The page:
Fantasy Stylist: “Notes on Camp” and the Met Gala

One could argue that The Met Gala, this year celebrating all things camp, is indeed itself a giant annual display of camp. The 2019 Costume Institute’s exhibit, “Camp: Notes on Fashion”, is inspired by Susan Sontag’s famous 1964 essay that attempts to define the camp aesthetic across 58 bullet points.

6. Many examples of Camp are things which, from a “serious” point of view, are either bad art or kitsch.

The definition of camp is expansive – it’s high culture meeting low culture, it’s silliness meeting seriousness, it’s whimsy with a wink. And it’s a brilliant idea for the Met Gala – an event that has seen Rihanna looking divine as a sexy pope; Lupita Nyong’o cosplaying as a flapper, and Sarah Jessica Parker as a glamorous Scottish lass. The best looks from the Met Gala have always erred on the side of camp: extreme, whimsical, irreverent, and over the top. While most stars will go with custom looks (and in all likelihood, a lot of vintage), here are my fantasy stylist pics for “the first Monday in May”.

8. Camp is a vision of the world in terms of style — but a particular kind of style. It is the love of the exaggerated, the “off,” of things-being-what-they-are-not.

Few designers love “the exaggerated” more than Viktor and Rolf. Their Spring 2019 Couture collection brought Millenial aphorisms together with exuberant, tulle heavy design to create looks perfect for this year’s Gala.

10. Camp sees everything in quotation marks. It’s not a lamp, but a “lamp”; not a woman, but a “woman.”

I love the idea of camp as a form of tromp l’oeil – a sartorial mind trick that plays with your expectations and is never quite what it seems. These designs from Thom Browne, Christian Cowan, Iris van Herpen, Gucci, Dolce and Gabbana, Moschino, and Schiaparelli all play with the eye – whether through actual tromp l’oeil, or mimicry of flowers, flamingos, and even a pair of dressmaking scissors.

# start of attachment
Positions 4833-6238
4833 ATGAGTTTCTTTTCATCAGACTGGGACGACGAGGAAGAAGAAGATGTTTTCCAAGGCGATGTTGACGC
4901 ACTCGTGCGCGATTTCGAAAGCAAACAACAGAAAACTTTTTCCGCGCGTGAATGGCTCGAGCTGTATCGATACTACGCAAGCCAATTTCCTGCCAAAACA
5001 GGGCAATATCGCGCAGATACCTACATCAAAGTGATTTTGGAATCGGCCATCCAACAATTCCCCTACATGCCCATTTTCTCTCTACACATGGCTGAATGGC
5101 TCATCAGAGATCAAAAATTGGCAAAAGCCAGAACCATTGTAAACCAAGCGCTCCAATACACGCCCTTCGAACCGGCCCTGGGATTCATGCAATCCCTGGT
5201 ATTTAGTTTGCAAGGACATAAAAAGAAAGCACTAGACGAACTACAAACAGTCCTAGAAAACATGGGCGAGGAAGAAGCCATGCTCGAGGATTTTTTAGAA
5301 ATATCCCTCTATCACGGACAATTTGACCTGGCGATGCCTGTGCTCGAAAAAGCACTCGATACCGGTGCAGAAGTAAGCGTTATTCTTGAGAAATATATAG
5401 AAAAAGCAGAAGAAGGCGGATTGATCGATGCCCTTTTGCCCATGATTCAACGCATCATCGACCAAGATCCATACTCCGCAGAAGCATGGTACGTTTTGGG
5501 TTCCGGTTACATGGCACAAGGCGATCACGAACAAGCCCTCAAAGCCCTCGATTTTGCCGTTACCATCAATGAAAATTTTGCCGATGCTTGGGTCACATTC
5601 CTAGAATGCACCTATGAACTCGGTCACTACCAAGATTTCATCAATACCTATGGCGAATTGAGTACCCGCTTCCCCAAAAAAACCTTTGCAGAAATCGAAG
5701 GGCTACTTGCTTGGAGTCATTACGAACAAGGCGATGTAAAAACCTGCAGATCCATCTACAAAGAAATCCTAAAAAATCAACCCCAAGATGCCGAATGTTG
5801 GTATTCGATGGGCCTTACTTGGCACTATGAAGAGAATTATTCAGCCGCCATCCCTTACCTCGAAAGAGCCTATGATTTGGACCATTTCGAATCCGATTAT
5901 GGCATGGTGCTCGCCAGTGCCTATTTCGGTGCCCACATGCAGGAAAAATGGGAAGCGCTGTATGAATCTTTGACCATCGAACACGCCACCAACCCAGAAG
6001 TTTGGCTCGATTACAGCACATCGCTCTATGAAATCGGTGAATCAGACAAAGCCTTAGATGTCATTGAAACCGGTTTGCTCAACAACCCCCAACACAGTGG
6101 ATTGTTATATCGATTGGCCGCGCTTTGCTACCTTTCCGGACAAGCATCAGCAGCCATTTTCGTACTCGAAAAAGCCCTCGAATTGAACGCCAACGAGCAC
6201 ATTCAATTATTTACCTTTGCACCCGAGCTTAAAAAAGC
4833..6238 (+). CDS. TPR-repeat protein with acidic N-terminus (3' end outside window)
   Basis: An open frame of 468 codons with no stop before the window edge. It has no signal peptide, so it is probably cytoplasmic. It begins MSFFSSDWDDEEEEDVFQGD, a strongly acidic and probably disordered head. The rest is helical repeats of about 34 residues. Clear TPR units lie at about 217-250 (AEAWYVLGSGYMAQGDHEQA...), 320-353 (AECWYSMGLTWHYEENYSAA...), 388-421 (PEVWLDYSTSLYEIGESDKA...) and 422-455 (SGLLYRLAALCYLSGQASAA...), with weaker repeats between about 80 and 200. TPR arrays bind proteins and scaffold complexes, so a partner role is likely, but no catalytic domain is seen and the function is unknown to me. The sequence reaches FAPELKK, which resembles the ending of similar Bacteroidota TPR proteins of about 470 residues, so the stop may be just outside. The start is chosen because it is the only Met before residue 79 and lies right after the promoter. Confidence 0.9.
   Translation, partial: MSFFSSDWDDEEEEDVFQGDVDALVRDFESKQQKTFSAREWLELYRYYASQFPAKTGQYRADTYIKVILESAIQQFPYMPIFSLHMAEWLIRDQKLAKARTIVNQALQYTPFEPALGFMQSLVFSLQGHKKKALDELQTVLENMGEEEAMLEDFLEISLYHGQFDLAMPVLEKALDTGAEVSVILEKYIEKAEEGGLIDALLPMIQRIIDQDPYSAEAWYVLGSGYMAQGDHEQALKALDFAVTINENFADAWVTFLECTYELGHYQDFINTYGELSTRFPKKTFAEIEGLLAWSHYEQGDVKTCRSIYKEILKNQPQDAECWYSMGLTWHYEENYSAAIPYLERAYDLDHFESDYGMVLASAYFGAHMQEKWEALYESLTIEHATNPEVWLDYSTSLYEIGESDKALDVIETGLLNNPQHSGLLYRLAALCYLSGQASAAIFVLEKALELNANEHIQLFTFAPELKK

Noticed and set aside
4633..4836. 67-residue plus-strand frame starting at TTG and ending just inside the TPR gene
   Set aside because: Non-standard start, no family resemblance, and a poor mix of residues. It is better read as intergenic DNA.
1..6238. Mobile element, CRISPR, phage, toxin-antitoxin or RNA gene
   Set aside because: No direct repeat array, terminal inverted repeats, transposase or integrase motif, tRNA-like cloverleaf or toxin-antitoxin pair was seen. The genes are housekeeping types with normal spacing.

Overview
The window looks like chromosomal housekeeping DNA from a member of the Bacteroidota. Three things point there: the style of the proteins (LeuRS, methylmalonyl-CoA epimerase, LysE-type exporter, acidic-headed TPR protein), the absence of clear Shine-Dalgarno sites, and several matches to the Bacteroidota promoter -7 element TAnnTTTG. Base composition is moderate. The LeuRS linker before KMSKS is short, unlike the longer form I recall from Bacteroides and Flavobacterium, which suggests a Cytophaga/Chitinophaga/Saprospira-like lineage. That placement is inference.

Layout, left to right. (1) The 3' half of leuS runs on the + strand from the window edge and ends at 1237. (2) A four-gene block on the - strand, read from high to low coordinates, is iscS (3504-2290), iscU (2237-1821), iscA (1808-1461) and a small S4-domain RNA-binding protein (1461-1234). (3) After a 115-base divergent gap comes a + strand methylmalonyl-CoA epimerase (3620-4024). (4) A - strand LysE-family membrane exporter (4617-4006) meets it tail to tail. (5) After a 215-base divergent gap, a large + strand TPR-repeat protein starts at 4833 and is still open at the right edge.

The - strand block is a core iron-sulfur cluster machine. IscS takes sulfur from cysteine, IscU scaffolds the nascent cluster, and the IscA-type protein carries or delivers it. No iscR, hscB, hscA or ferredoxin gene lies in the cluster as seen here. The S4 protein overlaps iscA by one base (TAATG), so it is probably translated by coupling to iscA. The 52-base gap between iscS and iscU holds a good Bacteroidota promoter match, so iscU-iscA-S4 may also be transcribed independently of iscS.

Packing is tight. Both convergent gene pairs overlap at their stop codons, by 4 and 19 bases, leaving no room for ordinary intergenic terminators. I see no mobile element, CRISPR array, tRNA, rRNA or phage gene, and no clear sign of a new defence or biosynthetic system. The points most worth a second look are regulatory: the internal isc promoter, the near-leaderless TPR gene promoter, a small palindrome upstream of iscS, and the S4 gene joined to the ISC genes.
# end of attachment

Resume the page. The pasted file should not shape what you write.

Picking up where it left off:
26. Camp is art that proposes itself seriously, but cannot be taken altogether seriously because it is “too much.”

41. The whole point of Camp is to dethrone the serious. Camp is playful, anti-serious. More precisely, Camp involves a new, more complex relation to “the serious.” One can be serious about the frivolous, frivolous about the serious.

Most often, when we think of camp, we think of precisely these ideas: of being “too much”; of playfulness; of the polar opposite of the drab sincerity and seriousness much of fashion falls prey to. There are a lot of designers who do over-the-top well, from well known houses like Dolce and Gabbana, Moschino, Jean Paul Gaultier, Marc Jacobs, and Schiaparelli, to relative newcomers like Off-White, Mary Katrantzou, and Tomo Koizumi.

Schiaparelli, Spring 2019, 2017, and 2016 Couture

Moschino, Fall and Spring 2019 and 2018 RTW

45. Camp is the modern dandyism. Camp is the answer to the problem: how to be a dandy in the age of mass culture.

As Sontag notes in her essay, camp is a modern form of dandyism borne largely out of the early-mid 20th century’s gay communities. I would love to see some folks play to this origin story with modern takes on male suiting, over-the-top depictions of the female image, or rainbow homages to camp’s queer past. I found some phenomenally campy options from many of the previously mentioned long-time purveyors of camp, as well as from less expected designers like Alexander Mcqueen, Novis, Halpern, Milly, and Peter Pilotto.

58. The ultimate Camp statement: it’s good because it’s awful .

And finally, of course, camp is awful. It’s EXTRA, over-the-top, terribly tacky, and laughably in-your-face. As always, I want the stars walking the red carpet tomorrow to go there, to go to that extra place. In a normal year, the Met Gala is the best annual celebration of excess – this year, I hope everyone takes it to the next sartorial level!

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